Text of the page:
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Making And Waiting

Making And Waiting

While we are able to fabricate a large number of items, sadly we’re not able to make every item under the sun.

When we’re able to create an item, it allows us full control over when we start, when we finish, and pretty much everything in between. However, parts that can’t be made must be ordered. Then, we’re stuck sitting around waiting after the order is placed; sometimes it ships quickly, other times the vendor needs to make it before sending it. Either way, pretty much every project at Fluid MotorUnion involves a bit of making, and a bit of waiting. This is especially true with the LS1-swapped blobeye WRX. Let’s start with the making portion. Last time we left this project, we were about to mount up the new Mishimoto radiator. Before that happens, though, we’ll need a custom fan shroud to bolt to both the fans and the radiator itself. After bending out some aluminum to the desired shape, we measured the center line of the shroud and hit it with the dimple die for a little flair.

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With the shroud and radiator ready to meet up and become best friends, we had to fabricate some small mounts so that the shroud and fans don’t fall off the vehicle during operation. That probably won’t bode well for…..um, just about every part of the car. Therefore, fabrication it is. With all the mounts created, we dropped it into the engine bay, and it fit, as Ace Ventura might say, like a glove.

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For our final ‘making’ portion of the blog post, with the radiator and fans in place, now came time to create connections between the engine and the radiator. Silicone and aluminum were the name of the game, as we fabricated custom coolant tubes from aluminum with silicone elbows to secure everything in place. The upper radiator hose was a simple cross-the-gap affair, but the lower intercooler piping needed to be run across the length of the bottom side of the radiator.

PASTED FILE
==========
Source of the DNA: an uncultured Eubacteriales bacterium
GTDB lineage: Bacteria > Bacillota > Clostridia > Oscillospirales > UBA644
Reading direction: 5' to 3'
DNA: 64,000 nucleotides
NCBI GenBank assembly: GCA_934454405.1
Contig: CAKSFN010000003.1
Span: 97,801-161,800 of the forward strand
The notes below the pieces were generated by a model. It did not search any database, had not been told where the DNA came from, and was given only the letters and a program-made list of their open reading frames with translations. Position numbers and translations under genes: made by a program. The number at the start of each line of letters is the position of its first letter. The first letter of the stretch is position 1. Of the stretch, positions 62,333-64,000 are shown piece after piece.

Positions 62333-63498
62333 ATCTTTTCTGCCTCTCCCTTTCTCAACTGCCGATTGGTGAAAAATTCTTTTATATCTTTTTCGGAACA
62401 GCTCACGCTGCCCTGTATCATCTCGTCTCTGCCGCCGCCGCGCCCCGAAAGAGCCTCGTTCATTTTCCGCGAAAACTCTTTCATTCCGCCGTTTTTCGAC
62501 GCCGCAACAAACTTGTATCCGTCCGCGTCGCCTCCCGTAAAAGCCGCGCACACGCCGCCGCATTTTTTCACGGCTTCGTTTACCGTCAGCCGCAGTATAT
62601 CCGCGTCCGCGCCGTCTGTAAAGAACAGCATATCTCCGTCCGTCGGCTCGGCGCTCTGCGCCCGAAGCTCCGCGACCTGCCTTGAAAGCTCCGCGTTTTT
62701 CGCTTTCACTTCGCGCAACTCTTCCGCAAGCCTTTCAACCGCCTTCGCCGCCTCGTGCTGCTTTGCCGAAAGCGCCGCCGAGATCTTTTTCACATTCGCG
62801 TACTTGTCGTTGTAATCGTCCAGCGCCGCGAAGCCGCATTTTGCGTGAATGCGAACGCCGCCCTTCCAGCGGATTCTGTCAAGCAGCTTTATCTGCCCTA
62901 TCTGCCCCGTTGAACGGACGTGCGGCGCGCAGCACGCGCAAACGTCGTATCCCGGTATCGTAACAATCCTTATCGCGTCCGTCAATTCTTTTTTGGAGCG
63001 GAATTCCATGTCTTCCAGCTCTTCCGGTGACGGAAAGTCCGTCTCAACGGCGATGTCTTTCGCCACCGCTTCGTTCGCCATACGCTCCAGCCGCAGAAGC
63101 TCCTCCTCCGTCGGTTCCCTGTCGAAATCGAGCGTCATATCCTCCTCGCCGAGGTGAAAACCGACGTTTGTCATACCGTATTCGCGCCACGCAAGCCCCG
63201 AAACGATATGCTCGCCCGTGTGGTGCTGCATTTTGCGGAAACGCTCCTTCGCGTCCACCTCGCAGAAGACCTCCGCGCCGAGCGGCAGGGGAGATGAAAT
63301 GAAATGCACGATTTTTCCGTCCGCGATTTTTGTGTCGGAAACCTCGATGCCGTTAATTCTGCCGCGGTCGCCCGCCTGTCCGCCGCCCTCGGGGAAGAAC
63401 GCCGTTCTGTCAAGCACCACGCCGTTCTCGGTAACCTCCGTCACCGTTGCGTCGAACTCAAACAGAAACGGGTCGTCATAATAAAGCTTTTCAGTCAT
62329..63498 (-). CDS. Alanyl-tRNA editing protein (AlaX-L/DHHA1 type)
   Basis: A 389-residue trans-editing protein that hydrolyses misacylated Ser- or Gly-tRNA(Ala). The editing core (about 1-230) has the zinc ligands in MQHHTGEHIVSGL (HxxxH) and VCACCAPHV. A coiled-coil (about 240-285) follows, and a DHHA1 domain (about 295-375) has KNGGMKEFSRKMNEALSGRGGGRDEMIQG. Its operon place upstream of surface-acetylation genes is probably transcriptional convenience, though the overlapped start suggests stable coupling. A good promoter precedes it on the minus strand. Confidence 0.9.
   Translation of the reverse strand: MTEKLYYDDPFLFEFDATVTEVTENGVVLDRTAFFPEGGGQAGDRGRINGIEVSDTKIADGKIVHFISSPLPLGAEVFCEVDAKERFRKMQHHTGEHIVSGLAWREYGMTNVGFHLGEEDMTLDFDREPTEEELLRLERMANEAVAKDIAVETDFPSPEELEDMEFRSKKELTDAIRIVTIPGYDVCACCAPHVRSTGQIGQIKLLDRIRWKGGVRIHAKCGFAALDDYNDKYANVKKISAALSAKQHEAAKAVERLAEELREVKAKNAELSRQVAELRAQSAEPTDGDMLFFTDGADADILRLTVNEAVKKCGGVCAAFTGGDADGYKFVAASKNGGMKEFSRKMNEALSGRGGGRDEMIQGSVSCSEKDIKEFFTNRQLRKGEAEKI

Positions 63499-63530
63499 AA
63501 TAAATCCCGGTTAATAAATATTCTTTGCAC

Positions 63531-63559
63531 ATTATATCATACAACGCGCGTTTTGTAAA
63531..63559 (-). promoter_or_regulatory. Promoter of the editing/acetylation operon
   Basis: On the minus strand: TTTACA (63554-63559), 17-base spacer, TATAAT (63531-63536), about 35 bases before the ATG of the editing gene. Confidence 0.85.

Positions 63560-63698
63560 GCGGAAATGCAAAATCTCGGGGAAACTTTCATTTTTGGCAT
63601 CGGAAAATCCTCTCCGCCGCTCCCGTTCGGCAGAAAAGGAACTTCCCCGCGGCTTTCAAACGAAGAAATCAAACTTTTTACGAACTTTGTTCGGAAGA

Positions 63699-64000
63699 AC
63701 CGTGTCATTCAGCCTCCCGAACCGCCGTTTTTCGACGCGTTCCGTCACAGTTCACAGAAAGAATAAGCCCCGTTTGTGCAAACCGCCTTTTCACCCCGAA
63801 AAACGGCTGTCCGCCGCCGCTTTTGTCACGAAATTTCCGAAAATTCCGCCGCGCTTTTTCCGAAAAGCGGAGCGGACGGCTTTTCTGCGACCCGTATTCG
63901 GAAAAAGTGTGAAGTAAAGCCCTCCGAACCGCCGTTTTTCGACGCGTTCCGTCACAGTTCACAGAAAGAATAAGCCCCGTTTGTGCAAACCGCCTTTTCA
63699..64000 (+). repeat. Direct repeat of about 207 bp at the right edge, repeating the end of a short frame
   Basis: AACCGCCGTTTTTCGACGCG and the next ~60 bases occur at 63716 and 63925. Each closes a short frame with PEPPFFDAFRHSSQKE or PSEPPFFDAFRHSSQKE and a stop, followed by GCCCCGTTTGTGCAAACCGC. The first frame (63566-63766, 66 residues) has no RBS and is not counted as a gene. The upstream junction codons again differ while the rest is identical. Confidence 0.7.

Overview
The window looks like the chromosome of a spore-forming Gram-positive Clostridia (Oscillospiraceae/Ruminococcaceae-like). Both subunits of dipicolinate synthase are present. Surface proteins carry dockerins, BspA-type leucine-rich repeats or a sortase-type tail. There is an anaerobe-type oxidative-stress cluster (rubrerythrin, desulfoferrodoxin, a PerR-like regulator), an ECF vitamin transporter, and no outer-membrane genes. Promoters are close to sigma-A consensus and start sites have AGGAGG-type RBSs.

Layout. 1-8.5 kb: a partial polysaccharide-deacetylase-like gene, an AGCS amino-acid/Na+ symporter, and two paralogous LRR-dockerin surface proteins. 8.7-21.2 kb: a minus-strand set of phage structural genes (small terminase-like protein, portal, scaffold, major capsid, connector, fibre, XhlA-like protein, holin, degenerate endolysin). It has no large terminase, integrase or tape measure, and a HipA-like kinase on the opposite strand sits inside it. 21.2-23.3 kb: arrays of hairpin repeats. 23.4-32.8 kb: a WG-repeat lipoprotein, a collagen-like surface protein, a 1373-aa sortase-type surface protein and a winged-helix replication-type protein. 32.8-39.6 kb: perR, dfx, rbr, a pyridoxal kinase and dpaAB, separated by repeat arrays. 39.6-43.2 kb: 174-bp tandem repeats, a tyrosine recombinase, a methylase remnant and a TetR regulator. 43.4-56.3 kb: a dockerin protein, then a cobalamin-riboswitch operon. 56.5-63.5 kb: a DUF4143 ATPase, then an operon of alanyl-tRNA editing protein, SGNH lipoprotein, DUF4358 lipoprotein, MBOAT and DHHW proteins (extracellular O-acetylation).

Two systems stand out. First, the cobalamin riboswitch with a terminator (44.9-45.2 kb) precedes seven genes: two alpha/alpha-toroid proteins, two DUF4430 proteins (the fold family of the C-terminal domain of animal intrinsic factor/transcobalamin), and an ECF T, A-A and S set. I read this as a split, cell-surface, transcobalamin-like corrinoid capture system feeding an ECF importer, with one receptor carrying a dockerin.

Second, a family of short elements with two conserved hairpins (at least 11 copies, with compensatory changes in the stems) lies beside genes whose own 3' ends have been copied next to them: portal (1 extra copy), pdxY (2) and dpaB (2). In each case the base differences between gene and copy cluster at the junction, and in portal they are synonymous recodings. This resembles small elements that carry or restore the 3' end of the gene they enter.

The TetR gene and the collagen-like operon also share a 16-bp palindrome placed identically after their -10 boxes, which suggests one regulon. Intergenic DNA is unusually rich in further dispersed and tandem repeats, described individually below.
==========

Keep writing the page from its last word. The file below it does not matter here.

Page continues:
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And now, we play the waiting game. If there’s one thing we’re not capable of making, it’s axles and driveshafts. Seeing as how there aren’t many (if any) LS1-swapped bugeye WRXs out there, there aren’t exactly off-the-shelf driveshafts that’ll hook right up. Therefore, orders were placed for both a custom driveshaft and axle setup for the car. After a while of waiting (we were tackling these other jobs in the meantime), they finally arrived on our doorstep. The axles look minty fresh, so we were excited to get them slapped in posthaste.

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Before putting them in, though, we needed to replace the wheel bearings in the rear. So with a little help from our friend the bearing press, we managed to install the new ones and get right back to the drivetrain work.

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With the bearings completed, all we needed to do was start bolting everything together, and there we have it, one LS1 hooked up to the rear wheels.

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Now that all that is complete, we can begin to address the steering on the vehicle (the setup that was given to us with the car is producing excessively unnecessary amounts of toe, so we’re going to change that) and the exhaust, seeing as how we know where the driveshaft is now. Have a great day, and we’ll see you back here tomorrow!

3 Comments
  • Patrick
    Posted at 11:10h, 07 December

    How tricky was it measuring for custom axles? Or did you make a mock-up from old axles of each platform.

  • Ty
    Posted at 22:14h, 12 December

    Why didn’t you just modify the radiator? move the bottom inlet to the passenger side? Looks like you moved the top one .

  • Ty
    Posted at 22:24h, 12 December

    oh also there are other lsx wrxs out there… maybe even a big single turbo lsx wrx…. 🙂 your work looks good, top notch!

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